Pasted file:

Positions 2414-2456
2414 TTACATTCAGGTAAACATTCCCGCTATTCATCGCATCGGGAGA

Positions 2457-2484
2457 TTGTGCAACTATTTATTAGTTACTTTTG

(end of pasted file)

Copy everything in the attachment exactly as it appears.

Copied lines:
Positions 2414-2456
2414 TTACATTCAGGTAAACATTCCCGCTATTCATCGCATCGGGAGA

Positions 2457-2484
2457 TTGTGCAACTATTTATTAGTTACTTTTG